|Living with Adult ADHD||ADHD in Women||Apps & Tools|
|Signs & Symptoms||Health & Sleep||Time Management|
|First 100 Days||ADHD at Work||Relationships|
|ADHD Parenting Home||Parenting Strategies||ADHD Teens||Summer Camps|
|Oppositional Defiant||Health & Nutrition||Social Skills||Homework Help|
|Discipline Fixes||Sleep||Organization Skills||Free Downloads|
|ADHD Treatment Home||Natural Treatments||Treating Kids|
|Medications||Diet & Nutrition||Treating Kids Naturally|
|Medication Reviews||Side Effects||First 100 Days|
|Learning Home||Homework Help||Learning Disabilities|
|School Accommodations||Organization Skills||Teachers' Guide|
|IEP/504 Plan||Behavior at School||ADHD/LD Schools|
|ADHD Symptoms Home||Self-Tests||ADHD in Women|
|ADHD Symptoms||Related Conditions||Diagnosing Kids|
|Types of ADHD||Diagnosing ADD||Dealing with Diagnosis|
|Give a Gift|
Large vs. Small Schools for ADHD Kids
"My 7-year-old benefits academically from the nurturing environment at his small private school but doesn't have any close friends. Should I switch him to a larger, public school?"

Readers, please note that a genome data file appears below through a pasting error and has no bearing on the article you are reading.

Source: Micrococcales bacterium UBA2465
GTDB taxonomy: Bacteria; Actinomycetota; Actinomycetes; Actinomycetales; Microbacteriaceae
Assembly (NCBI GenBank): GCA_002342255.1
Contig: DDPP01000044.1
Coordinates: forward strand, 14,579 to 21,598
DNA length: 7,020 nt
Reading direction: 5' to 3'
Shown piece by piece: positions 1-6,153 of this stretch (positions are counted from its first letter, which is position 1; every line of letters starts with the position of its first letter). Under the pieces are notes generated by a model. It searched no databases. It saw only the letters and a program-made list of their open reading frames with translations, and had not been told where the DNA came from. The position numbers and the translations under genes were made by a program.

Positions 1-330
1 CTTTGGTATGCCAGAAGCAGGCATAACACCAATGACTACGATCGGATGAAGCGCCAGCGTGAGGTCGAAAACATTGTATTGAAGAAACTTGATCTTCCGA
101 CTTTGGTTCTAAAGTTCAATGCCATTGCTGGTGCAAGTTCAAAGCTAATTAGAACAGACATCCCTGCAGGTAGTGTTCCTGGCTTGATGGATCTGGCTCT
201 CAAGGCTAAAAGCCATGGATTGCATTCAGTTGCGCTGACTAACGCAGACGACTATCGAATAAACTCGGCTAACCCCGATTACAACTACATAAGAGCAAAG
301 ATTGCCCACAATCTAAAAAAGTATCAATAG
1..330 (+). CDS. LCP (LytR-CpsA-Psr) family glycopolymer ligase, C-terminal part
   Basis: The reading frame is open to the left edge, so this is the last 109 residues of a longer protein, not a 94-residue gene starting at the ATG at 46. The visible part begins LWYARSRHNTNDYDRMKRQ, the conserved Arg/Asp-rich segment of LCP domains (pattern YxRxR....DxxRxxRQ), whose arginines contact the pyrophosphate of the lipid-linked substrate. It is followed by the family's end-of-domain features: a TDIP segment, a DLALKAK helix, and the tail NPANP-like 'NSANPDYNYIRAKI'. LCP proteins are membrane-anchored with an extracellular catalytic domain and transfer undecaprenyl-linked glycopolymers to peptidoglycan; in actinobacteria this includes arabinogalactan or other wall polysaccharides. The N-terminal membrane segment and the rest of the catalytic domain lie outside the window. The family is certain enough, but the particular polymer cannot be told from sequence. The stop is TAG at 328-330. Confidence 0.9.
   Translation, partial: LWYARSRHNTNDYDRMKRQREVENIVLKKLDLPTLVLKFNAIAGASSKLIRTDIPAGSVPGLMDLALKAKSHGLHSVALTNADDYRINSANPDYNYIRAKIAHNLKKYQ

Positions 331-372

If your son's learning needs clearly outweigh the friendship problems, look for an after-school activity or a sport that can broaden his circle. Before making a hasty decision, consider the saying "No matter where you go, there you are." Your son will likely have the same difficulty making friends at a different school.
If you still think switching schools is the best option, ask the counselor at the potential new school what she can do to help your boy make a smooth transition. Depending on your son's needs, ask about implementing an IEP or a 504 plan.
Dr. Carol Brady is a clinical psychologist in private practice in Houston, Texas. She is also a specialist in school psychology and a well-regarded speaker in the areas of ADHD, children, and families in trauma and Tourette's Syndrome.
She received her Ph.D. from Louisiana State University and she is currently on the scientific advisory board for the Tourette's Syndrome Association and is an adjunct faculty at Baylor University and the University of Texas. Dr. Brady hopes to help children and families who deal with neurological/developmental disorders by serving as a regular columnist for ADDitude magazine.